After a string of femicides, the murder of Chiara Páez was one too many. Her boyfriend buried her in the courtyard of their home in Rufino, Entre Ríos. She was pregnant, she was 14 years old. It was 2015 and a group of journalists, with the slogan "Ni Una Menos", called for a march against sexist violence. On June 3, the Plaza del Congreso, like many other squares in the country, overflowed with women with a shared plea: "Stop killing us."
That same day there was another femicide, and then another, and another. There were 131 in the remaining months of 2015. And 289 in 2016, 271 in 2017, 289 in 2018, 327 in 2019, 301 in 2020, 262 in 2021, 2054 in 2022 and 127 so far in 2023. We shouted Not one less! And we already count 2,257 less, one femicide every 31 hours in these eight years. (Data are from the Observatory of Gender Violence Now That They See Us).
A claim of that first Ni Una Menos was the elaboration of official statistics, they did not yet exist. The Women's Office of the Supreme Court then created the National Registry of Femicides of the Argentine Justice (RNFJA). It is based on court cases investigating this crime. The rate of direct victims of femicide – 0.99 per 100,<> women – remains practically stable.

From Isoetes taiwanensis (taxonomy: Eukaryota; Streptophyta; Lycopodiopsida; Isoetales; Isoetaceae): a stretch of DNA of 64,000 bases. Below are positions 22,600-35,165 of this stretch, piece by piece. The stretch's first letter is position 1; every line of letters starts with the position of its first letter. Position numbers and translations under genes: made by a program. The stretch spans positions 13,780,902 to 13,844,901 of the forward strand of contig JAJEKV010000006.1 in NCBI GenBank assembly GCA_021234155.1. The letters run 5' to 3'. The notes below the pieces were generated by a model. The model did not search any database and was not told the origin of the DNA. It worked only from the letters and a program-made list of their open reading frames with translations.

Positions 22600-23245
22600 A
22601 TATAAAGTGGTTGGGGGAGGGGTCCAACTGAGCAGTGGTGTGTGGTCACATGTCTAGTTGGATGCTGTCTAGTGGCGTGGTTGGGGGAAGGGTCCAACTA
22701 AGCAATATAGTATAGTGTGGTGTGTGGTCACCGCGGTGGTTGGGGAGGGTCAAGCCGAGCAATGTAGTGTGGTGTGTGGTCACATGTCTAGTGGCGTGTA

There are provinces that double the national average: Chaco, Santiago del Estero, Tucumán, La Rioja, Formosa and Salta. Those of the North, as always. The most resistant to claims of equality. The most conservative and religious. Those with the highest rates of sexual abuse, teenage pregnancy, maternal mortality, malnutrition, illiteracy. It all goes hand in hand. The more evolved society is, the less violent it is. The more evolved society is, the more egalitarian it is.
Achieving equality will take many years. Ending femicides is urgent. Why had 80% of murdered women not reported it? Because the judiciary is revictimizing, expensive, slow. We tell women to report it, but they are met with a bureaucratic and expulsive system.
And what do we do from the media? We tell the stories but sometimes – still – women are still blamed for their deaths, they are treated differently according to their social position – the "good" and "bad" victims – or the news is presented with morbid details that seek impact, but only teach and reproduce violence.
Ending violence is the responsibility of society as a whole. Not one less!